by His Eminence Raymond Cardinal Burke
We are entering into the last days of Advent only a few days before the Vigil of Christmas. During these days, our anticipation of Christmas increases in intensity, making us aware not only of how much we have yet to do to prepare for Christmas, but how much we have yet to do to welcome Christ more completely into our lives. With the knowledge that the days of Advent are coming to an end, we are led to those means by which Christ comes to us in the Church and asks us to welcome Him into our lives. I refer especially to the Sacraments of the Holy Eucharist and of Penance.
As we anticipate the celebration of Christmas, we want to be with our Lord in the Holy Mass each day, if possible, offering ourselves to Him and with Him in the Eucharistic Sacrifice. We want to spend time with Him in prayer before the Blessed Sacrament, either reposed in the tabernacle or exposed for adoration. We also desire to meet our Lord in the Sacrament of Penance, confessing our sins to Him, with sorrow, and receiving from Him, through the ministry of the priest, the absolution of our sins. There is no better way to make our final preparation for Christmas than to spend time with our Eucharistic Lord and to meet Him in the Sacrament of Penance.
The “O” Antiphons
At Evening Prayer during the last days of Advent, the Church sings a solemn antiphon before the singing of the Magnificat. On each of the seven days, the Church addresses the Messiah, the Christ, by one of the titles given to Him in the Holy Scriptures. These seven antiphons are popularly known in the Church as the “O” Antiphons, because each one begins with the exclamation “O” before naming the title of Christ from the Holy Scriptures. After the invocation of Our Lord by the title, a prayer to Him follows, begging Him to come to us, to visit us, and to fill us with the grace of the Holy Spirit.
The “O” Antiphons are sung at Evening Prayer because “as the Church sings in one of her hymns, it was in the evening of the world (vergente mundi vespere) that the Messias came amongst us” (Abbot Prosper Guéranger, O.S.B., The Liturgical Year). They are sung at the Magnificat “to show us that the Savior whom we expect is to come to us by Mary”(*).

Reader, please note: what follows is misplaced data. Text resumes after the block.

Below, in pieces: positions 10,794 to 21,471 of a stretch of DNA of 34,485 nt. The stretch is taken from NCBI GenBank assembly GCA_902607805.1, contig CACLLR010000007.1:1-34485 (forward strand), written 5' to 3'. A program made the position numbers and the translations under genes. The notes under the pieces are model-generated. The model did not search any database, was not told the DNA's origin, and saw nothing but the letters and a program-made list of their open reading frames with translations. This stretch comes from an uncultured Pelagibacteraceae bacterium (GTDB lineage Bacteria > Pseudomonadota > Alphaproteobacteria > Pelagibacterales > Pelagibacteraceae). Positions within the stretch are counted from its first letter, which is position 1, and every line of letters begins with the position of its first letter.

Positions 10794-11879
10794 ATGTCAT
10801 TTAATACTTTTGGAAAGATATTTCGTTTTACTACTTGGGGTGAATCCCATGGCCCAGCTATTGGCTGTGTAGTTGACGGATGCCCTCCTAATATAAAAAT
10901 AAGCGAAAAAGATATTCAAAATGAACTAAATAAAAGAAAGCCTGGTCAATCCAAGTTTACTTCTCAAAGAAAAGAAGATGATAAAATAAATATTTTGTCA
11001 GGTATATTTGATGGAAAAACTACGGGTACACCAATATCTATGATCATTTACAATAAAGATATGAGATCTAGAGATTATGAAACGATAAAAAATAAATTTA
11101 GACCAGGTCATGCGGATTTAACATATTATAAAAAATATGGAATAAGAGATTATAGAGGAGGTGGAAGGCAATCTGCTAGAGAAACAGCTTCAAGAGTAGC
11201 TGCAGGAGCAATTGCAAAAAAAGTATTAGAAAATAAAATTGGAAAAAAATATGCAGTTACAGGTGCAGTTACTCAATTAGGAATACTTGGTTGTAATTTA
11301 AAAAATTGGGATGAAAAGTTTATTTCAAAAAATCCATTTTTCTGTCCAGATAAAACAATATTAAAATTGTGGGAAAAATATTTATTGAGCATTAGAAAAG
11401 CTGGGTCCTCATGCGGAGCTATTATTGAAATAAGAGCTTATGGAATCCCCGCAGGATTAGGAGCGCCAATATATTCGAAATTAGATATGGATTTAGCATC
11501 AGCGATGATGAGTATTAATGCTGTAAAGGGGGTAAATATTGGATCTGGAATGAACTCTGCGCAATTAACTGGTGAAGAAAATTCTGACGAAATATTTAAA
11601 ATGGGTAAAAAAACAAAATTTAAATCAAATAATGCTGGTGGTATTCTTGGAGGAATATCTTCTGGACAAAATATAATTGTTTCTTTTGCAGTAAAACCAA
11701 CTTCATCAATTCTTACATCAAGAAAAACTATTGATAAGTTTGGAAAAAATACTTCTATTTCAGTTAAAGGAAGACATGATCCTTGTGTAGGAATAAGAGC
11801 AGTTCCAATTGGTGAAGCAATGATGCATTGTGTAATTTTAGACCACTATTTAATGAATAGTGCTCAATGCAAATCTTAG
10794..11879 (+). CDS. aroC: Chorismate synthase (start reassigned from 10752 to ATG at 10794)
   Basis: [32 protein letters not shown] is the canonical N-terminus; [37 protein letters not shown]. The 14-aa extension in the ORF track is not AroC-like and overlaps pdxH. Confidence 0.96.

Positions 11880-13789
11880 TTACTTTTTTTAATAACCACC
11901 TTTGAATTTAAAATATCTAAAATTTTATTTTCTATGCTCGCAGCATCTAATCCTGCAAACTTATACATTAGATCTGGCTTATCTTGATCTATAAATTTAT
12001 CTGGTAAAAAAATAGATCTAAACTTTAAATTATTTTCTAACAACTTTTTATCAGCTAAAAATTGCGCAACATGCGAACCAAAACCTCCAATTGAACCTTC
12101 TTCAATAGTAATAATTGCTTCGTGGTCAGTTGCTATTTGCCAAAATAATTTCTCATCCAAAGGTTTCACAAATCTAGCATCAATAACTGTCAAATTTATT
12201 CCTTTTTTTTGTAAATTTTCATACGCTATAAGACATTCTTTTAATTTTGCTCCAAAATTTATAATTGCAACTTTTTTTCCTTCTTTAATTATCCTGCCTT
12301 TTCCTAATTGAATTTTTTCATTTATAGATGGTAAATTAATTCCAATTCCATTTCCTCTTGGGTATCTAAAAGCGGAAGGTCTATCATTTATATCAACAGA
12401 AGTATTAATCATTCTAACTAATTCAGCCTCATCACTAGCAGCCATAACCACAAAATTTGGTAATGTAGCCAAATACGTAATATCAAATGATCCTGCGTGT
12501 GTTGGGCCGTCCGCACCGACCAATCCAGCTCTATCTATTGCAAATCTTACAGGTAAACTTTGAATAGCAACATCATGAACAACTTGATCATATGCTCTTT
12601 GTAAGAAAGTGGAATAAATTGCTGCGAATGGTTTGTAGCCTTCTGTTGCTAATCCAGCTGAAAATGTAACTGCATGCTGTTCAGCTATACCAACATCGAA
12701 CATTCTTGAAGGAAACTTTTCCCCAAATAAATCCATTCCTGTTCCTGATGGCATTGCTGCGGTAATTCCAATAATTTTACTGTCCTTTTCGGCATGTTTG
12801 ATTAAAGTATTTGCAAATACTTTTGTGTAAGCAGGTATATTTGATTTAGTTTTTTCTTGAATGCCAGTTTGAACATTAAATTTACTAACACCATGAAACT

The Gregorian Chant for the “O” Antiphons is especially beautiful and expresses the longing of the Church to celebrate once again the great day of Our Lord’s Birth and the desire of each soul to know Christ and to offer Him the home of a pure and selfless heart. The singing of the Antiphons is filled with hope, for indeed we know that the Lord has come and that His great desire is to find in us the response of love to His immeasurable and ceaseless love of all mankind.
I offer the example of two of the “O” Antiphons. The first of the “O” Antiphons addresses Christ by His biblical title of Wisdom: “O Wisdom, Which comes forth from the mouth of the Most High, reaching mightily from end to end, and gently disposing all things, come to teach us the way of prudence.” The prayer expresses the truth that, in all things, God accomplishes His holy and saving will, and He does so without violence to our freedom, and asks that we might have the prudence which permits us in all things to choose what leads to eternal salvation.
The last of the Antiphons addresses Christ by the biblical title which most explicitly declares the reality of His Coming. He is Emmanuel; He is God-with-us: “O Emmanuel, our King and Lawgiver, the Expectation of the nations and their Savior, come to save us, O Lord our God!” The prayer declares the truth that Christ alone answers the longing of every people of every time and every place to know the truth and love of God. Christ reigns by becoming the servant of all, offering His life totally for the eternal salvation of all men, without boundary. Christ is the Lawgiver whose discipline does not distort or destroy human freedom but leads human freedom to its fullest flower in selfless love of God and neighbor, unto death and for all eternity.
Our final preparation for the celebration of the Birth of the Lord brings us to Christmas Eve. The final hours before Christmas are observed with a great recollection, the concentration of our attention upon the great mystery of the Incarnation, and the substantial and unchanging meaning which it gives to our lives.
Whatever may be lacking in our preparation for the celebration of Christmas, in the disposition of our hearts to receive Christ fully into our hearts, the Church’s prayer announces to us: “Today you will know that the Lord will come, and in the morning you will see His glory.” The Church’s prayer points to the reality of the unceasing outpouring of Divine Love upon us in Jesus, the Christ born for us at Bethlehem to die for us at Jerusalem.
On Christmas Eve, there can be no place in our hearts for discouragement, let alone despair, but rather our hearts must be filled with confidence in God’s love, with the sure hope that He will redeem us from all our sins, even as He has sent His only-begotten Son to do. How can we doubt the mercy of God Who comes to us in all humility and poverty to be for us our All! He will not permit His plan of infinite mercy and love toward us to fail! May the celebration of Our Lord’s Birth, this year, bring us all a deeper knowledge of how much God has loved us and continues to love us in our Lord Jesus Christ! May such knowledge, which indeed comes most fully to us in the Holy Eucharist, make us the bright and tireless bearers of God’s love to those who find themselves in the darkness of sin!
* (Abbot Prosper Guéranger, O.S.B., The Liturgical Year, tr. Dom Laurence Shepherd, O.S.B., Fitzwilliam, NH: Loreto Publications, 2000, vol. 1, p. 484)